Today is Thanksgiving Day in America, a holiday dedicated historically to giving thanks for the fall harvest.  In the spirit of Living Labs’ mission, I thought I would take this moment to list a few innovations that we should all be thankful for since they all save us effort in some way.  Some of them are obvious, but some are probably things that we use on a daily basis without recognizing the value they provide.

  • Wheels – not only useful in transportation, but in industrialization processes which drive our global economy
  • Velocipedes – the precursor to the modern bike; it has been argued that the technology created for these machines directly fed into the innovation of the automobile
  • Magnetic card technology – used your credit card today?  It was probably a lot easier than standing in line at the bank waiting for withdraw cash, or even writing a check for that matter.
  • Fiber optics – and not only fiber optics, but thing about the engineering feat of stringing this stuff across the entire globe!
  • Vacuum-forming – you’ve probably held or used a product today that was created using vacuum forming technology
  • Blow-forming (glass, plastic) – how nice it is to drink a bottled beverage
  • Shipping containers – these things have fundamentally changed our lives, and many of us never see them, unless you’ve lived in a port city.  They’ve forced the price of shipping way down, further driving globalization and the off-shoring of manufacturing in the US.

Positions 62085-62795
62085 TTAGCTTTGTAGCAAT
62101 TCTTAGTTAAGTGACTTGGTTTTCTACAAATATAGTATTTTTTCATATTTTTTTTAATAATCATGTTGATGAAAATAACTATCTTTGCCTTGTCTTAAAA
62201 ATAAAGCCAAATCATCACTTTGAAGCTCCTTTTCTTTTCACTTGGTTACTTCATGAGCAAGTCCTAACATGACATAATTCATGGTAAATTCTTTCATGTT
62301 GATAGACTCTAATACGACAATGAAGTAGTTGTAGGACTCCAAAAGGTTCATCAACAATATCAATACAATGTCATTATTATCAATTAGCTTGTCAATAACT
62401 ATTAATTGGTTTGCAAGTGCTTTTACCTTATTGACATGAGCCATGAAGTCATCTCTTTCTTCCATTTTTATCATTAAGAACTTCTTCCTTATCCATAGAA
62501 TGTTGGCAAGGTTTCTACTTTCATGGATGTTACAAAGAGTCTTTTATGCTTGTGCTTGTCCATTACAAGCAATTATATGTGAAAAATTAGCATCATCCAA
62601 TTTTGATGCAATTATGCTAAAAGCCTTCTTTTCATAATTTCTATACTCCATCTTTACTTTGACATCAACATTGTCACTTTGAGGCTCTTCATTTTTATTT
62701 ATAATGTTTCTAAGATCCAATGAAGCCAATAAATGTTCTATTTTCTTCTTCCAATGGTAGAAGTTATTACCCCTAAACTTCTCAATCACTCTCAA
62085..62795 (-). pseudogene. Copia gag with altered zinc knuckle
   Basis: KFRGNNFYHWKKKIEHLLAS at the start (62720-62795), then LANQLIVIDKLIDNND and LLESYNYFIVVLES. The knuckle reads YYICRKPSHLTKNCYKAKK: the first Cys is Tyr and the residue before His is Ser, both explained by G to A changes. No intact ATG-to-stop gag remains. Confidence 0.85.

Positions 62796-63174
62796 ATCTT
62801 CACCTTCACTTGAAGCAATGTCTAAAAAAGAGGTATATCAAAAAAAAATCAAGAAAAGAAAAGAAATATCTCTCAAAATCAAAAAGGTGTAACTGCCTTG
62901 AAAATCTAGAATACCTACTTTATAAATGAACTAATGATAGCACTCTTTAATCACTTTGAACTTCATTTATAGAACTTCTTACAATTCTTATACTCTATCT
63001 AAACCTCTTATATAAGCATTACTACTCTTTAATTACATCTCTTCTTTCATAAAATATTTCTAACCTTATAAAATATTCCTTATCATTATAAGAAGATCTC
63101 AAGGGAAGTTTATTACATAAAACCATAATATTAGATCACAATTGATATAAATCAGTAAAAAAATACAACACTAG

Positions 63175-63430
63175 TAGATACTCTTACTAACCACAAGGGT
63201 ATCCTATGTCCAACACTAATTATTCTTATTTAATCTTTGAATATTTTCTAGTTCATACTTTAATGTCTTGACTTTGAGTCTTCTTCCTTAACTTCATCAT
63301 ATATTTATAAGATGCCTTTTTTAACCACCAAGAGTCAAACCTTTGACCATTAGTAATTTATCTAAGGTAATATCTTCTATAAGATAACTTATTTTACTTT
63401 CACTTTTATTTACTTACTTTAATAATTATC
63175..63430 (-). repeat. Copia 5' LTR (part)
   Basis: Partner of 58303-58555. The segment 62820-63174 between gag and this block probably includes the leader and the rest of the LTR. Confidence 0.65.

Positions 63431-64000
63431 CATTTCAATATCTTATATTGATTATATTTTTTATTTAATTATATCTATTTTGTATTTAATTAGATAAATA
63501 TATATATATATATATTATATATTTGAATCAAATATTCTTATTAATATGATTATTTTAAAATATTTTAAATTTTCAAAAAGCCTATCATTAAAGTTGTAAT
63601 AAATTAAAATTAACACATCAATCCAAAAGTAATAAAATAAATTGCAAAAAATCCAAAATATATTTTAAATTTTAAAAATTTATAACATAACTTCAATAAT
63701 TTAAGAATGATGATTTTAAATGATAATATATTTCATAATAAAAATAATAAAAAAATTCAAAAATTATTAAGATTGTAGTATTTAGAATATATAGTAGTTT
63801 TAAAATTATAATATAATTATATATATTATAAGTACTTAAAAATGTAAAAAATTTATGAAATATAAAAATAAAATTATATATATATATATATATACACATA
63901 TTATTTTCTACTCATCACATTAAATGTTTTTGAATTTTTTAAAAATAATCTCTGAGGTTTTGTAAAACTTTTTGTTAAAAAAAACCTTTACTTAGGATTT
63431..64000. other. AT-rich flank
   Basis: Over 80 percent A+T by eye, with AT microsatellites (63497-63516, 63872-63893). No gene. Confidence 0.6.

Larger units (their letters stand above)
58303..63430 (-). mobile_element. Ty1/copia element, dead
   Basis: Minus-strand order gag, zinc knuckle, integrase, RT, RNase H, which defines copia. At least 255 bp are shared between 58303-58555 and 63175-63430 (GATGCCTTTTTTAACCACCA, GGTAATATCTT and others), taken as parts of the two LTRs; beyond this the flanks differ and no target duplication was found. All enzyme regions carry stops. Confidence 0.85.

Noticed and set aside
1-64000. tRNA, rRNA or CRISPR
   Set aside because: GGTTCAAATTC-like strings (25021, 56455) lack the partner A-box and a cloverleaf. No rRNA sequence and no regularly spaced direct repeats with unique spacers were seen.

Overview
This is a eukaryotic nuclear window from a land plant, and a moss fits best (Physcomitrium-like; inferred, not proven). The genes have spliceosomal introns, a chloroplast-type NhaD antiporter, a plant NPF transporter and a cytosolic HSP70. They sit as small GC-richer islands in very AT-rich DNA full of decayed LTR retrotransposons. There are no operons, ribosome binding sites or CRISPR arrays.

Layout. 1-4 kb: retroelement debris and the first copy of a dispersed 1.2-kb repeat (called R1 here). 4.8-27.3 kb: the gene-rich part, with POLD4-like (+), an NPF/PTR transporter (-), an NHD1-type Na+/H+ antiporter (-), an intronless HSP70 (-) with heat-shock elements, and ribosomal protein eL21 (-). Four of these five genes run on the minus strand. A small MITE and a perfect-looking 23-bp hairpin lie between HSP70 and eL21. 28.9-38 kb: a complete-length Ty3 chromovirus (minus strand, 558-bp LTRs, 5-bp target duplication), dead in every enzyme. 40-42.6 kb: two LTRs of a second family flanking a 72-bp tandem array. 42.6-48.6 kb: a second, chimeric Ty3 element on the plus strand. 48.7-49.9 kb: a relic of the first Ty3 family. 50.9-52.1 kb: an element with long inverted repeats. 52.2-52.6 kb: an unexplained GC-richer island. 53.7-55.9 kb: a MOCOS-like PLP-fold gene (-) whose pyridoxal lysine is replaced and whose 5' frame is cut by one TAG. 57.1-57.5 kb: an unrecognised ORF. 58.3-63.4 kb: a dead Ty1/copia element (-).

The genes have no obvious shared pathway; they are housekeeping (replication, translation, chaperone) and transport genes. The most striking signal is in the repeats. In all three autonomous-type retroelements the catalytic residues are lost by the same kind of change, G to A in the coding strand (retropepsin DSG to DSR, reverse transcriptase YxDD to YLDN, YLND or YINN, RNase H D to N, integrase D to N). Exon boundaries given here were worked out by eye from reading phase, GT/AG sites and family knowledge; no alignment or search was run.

• Agriculture/Industrialized farming (surplus) – some theorize that the first agriculture enabled the very formation of cities.  Through agriculture, we created surpluses that enabled trade – trade that formed our earliest cities.
  • Lithium-ion batteries (iPods, laptops, etc.) – these light and powerful batteries power almost all mobile devices today, and you know how dependent you are on that cell phone, iPod, laptop, or Kindle.
  • Flush toilets – what a modern wonder!  Truth is, many of us probably don’t remember a day without these things, but they may have saved us from extinction.  Really, before flush toilets and sanitation planning, just being in a city was a health hazard.  Cars didn’t emit carbon dioxide back then; horses emitted…well…horse emissions.
  • Radio/telecasting/streaming/MP3 format (digitization of music) – collaboration is key in this day and age, and with a globalizing economy ease of communication is a driver.  It’s also nice to enjoy artists’ communication on-the-go with MP3s.

Happy Thanksgiving!

-Terra Curtis